Salt Creek

Breathe.

Strands of gray-green Ramalina lichen, torn treetop lace, fall at my feet. I crane my neck backward, scan the sky. Only the swaying spruce and Douglas fir, the crash of surf seven hundred fifty feet below, the distant peeping calls of bald eagles.

I would drape myself in western sword fern, weave for myself a beard of moss and liverwort, exhale mist and sneeze sea spray. I would curl myself into the fallen hemlock, insinuate myself into the vertical root walls of downed cedar, I would send my component amoeboid cells to ease into the landscape whole.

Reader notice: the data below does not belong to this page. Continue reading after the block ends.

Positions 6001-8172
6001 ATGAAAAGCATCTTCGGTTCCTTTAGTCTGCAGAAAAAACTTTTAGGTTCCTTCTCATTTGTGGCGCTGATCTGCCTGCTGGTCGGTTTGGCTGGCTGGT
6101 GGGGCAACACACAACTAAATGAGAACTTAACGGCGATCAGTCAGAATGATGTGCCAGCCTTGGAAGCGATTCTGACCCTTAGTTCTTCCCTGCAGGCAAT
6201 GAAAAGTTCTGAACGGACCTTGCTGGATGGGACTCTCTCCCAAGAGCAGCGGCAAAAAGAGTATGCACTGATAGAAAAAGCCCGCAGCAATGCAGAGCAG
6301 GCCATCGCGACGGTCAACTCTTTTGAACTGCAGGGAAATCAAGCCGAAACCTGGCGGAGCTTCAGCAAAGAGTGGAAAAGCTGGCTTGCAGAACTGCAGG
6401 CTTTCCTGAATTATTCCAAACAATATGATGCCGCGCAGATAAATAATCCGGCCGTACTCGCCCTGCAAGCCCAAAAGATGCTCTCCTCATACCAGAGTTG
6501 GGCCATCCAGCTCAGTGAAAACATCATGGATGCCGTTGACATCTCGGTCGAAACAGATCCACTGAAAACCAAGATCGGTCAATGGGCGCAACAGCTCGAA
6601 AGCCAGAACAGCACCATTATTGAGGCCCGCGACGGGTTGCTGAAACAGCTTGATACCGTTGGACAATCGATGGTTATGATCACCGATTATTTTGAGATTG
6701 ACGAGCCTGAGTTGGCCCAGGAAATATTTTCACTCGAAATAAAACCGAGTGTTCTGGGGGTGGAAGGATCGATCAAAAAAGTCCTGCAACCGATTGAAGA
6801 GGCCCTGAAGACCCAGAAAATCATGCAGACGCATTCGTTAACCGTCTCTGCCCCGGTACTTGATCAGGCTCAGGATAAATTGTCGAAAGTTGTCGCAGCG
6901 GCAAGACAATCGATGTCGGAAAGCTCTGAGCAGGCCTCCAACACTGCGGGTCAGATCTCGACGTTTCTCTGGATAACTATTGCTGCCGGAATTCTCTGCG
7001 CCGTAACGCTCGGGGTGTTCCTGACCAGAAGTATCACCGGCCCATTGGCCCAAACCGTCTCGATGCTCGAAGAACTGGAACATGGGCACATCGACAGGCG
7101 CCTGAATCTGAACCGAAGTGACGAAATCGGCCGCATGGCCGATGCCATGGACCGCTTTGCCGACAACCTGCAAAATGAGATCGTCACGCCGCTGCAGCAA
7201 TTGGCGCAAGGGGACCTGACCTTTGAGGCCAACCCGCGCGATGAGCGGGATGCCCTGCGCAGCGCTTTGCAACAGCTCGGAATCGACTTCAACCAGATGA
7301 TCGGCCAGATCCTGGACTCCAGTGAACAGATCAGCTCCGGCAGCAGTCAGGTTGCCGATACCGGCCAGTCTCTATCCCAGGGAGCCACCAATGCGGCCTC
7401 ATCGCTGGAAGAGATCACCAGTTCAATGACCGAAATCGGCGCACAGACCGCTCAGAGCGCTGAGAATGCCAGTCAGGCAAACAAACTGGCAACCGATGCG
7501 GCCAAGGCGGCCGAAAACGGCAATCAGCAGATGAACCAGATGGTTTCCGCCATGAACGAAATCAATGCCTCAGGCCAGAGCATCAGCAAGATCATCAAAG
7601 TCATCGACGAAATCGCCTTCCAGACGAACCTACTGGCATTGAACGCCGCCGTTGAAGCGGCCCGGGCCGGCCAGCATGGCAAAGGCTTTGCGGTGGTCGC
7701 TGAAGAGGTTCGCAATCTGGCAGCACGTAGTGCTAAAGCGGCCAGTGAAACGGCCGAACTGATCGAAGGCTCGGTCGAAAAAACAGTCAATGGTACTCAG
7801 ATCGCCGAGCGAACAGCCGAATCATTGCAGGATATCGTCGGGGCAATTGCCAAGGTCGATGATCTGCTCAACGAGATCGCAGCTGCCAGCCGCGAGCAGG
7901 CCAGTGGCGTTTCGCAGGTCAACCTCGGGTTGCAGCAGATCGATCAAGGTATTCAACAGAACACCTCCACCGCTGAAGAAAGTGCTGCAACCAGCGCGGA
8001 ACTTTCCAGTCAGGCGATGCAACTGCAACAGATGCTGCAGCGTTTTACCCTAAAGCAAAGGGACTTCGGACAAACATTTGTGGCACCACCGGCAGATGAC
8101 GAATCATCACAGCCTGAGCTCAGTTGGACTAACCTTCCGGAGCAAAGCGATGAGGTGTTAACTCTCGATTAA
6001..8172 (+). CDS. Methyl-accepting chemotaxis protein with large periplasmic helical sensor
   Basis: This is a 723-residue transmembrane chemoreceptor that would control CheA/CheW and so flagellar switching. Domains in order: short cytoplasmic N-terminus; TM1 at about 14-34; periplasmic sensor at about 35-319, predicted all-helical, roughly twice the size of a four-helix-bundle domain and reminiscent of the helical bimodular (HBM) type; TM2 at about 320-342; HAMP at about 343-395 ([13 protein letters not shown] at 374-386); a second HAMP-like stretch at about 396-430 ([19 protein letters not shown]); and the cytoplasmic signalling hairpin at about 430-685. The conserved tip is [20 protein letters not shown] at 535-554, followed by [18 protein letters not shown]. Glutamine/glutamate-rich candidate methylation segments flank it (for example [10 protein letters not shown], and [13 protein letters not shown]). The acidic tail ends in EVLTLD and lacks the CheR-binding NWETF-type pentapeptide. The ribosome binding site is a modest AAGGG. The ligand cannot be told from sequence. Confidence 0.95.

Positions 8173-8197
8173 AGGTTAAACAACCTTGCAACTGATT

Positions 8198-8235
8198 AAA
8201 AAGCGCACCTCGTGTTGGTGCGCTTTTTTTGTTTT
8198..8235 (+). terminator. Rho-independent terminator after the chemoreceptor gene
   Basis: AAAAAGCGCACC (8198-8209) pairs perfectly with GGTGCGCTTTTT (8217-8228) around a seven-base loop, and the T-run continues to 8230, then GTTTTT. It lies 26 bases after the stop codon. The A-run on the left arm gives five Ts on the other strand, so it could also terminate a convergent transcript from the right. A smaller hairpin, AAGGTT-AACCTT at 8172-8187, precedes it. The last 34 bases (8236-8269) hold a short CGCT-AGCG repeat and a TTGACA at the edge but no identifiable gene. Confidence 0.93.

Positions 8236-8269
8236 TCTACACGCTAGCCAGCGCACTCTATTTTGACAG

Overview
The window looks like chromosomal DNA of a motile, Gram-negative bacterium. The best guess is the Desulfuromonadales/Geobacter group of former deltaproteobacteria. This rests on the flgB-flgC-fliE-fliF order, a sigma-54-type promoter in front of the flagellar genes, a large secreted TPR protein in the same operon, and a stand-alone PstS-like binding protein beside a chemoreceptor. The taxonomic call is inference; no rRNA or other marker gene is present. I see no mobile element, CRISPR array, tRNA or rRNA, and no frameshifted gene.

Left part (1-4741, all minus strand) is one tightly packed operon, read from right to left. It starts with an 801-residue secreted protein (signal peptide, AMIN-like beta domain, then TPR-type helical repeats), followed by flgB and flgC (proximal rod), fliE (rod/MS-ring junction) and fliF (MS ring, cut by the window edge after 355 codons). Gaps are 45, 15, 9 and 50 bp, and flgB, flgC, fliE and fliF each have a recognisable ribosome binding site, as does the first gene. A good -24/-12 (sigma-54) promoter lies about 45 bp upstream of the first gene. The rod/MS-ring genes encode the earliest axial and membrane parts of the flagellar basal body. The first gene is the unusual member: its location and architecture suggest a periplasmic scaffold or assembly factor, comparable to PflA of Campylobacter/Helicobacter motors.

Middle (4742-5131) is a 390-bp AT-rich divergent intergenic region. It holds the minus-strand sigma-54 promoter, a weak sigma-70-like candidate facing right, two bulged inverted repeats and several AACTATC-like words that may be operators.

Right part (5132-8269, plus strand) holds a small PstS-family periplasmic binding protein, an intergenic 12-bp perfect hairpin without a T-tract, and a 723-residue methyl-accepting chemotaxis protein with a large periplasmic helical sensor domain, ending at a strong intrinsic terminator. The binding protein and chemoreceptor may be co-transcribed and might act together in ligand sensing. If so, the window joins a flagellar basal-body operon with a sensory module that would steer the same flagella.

The impossible blue green sea, and bright eyes pop out of it. I slip on algae-slicked rock, fall hard. Instructions from the world: sit here. Orange sea star sleeps at sunset.

Woodpecker drums on mushroom-scented snag. Staircases of white bracket fungus. Logs sawn to clear the trail: the smell of my grandfather’s workbench. Peer close at the disheveling bark.

It is the lichen’s lesson, and the kelp’s: hold fast. Hold fast.